Friday, October 29, 2021

Muslim women’s group welcomes ruling against Selangor’s Islamic criminal laws

SIS says the decision should not be seen as undermining the religion of Islam or the Malay rulers who are the heads of Islam in their respective states.

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Muslim women’s group Sisters in Islam (SIS) has welcomed the Federal Court ruling declaring as unconstitutional a provision criminalising unnatural sexual intercourse in the Selangor shariah law, saying it will prevent overzealous religious officers from implementing criminal laws which come under the purview of the civil laws.

“The persecution by religious enforcement officers under shariah criminal law has led to discrimination, humiliation, violence and injustice such as seen in raids on private premises (private homes, hotel rooms and others),” the group said.

It gave as example the case of two women in Terengganu who were sentenced to six lashes by the state shariah court in 2018 after they were charged with having a homosexual relationship.

Yesterday, a nine-member bench led by Chief Justice Tengku Maimun Tuan Mat unanimously held that Section 28 of the Syariah Criminal Offences (Selangor) Enactment 1995 is void, as it relates to a matter that falls under the federal list in the Federal Constitution, under the Parliament’s power to enact laws.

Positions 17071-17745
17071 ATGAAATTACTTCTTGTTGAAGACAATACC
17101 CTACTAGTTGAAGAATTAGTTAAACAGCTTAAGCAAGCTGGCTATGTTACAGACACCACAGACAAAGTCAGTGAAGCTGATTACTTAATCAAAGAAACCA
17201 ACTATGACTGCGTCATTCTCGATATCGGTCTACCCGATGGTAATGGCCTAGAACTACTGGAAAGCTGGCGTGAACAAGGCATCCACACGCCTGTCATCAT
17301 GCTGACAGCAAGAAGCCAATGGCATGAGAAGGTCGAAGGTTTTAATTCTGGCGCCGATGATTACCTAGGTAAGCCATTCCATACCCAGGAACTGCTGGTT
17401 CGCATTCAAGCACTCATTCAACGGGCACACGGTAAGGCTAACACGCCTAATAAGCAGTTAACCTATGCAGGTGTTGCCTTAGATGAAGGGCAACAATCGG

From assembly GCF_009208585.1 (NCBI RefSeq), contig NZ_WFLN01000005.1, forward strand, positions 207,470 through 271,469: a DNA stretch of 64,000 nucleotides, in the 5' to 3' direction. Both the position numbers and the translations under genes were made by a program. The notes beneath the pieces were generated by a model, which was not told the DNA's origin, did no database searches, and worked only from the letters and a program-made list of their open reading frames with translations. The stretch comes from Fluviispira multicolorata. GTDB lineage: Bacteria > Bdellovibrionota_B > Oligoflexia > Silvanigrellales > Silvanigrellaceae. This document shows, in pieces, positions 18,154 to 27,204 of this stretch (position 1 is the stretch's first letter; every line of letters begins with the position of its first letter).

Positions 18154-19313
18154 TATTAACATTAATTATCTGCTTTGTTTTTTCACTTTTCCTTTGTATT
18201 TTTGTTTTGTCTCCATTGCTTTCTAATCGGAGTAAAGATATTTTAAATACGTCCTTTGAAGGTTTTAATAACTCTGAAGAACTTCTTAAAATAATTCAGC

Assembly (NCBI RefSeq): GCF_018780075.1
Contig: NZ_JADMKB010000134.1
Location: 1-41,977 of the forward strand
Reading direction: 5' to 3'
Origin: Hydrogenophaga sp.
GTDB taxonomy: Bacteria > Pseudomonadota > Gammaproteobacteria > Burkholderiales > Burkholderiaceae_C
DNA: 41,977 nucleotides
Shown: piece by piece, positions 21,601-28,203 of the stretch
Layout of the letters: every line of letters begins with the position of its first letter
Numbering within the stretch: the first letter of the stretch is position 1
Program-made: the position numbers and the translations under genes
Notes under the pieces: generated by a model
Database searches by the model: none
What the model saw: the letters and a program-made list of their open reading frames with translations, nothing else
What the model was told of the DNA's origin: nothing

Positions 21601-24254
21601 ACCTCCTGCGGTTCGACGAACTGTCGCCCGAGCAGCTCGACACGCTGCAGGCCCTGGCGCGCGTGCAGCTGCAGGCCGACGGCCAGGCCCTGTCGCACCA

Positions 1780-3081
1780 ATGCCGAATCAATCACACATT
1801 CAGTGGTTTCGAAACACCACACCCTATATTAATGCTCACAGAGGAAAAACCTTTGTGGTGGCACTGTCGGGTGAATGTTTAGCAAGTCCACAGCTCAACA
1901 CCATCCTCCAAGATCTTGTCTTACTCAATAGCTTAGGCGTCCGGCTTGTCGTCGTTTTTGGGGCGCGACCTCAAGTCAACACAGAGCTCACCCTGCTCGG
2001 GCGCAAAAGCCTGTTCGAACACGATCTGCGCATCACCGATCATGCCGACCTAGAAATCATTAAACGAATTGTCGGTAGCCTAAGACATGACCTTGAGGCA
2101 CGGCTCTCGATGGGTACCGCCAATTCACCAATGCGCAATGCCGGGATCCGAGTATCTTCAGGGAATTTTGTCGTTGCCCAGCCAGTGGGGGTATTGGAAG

The section makes it an offence under the state’s shariah laws for any person to perform sexual intercourse against the order of nature with any man, woman or animal, with a fine of not more than RM5,000, a maximum three-year jail term or whipping not exceeding six strokes upon conviction.

Tengku Maimum said state legislatures have no power to make laws on matters that are included in the federal list.

SIS said the decision should not be seen as undermining the religion of Islam or the Malay rulers who are the heads of Islam in their respective states.

“On the other hand, the decision of the Federal Court clarifies the process of enacting laws, especially shariah criminal laws that are seen as going against the spirit of federalism as provided for by the Federal Constitution, the highest law in Malaysia,” it added.

SIS said the decision clearly spelt out the limited powers of state assemblies in enacting Islamic laws.

It said those charged with criminal laws in the shariah courts had faced difficulty getting legal services as their offences were related to religion.

“As a result, many chose to plead guilty without going to trial to avoid embarrassment and humiliation as a result of prosecution under Islamic laws,” said SIS.

SIS said laws enacted under the shariah system are not divine, but a result of human interpretation of the Quran, which in turn was adapted as part of the legislation process in the state assemblies.

“Islamic values such as justice, dignity and love among fellow humans can be upheld by either the Islamic legal or civil legal system.

“The court decision does not weaken Islam in Malaysia. It puts the Islamic and civil legal systems that we have in parallel, where previously there were some uncertainties,” said SIS.

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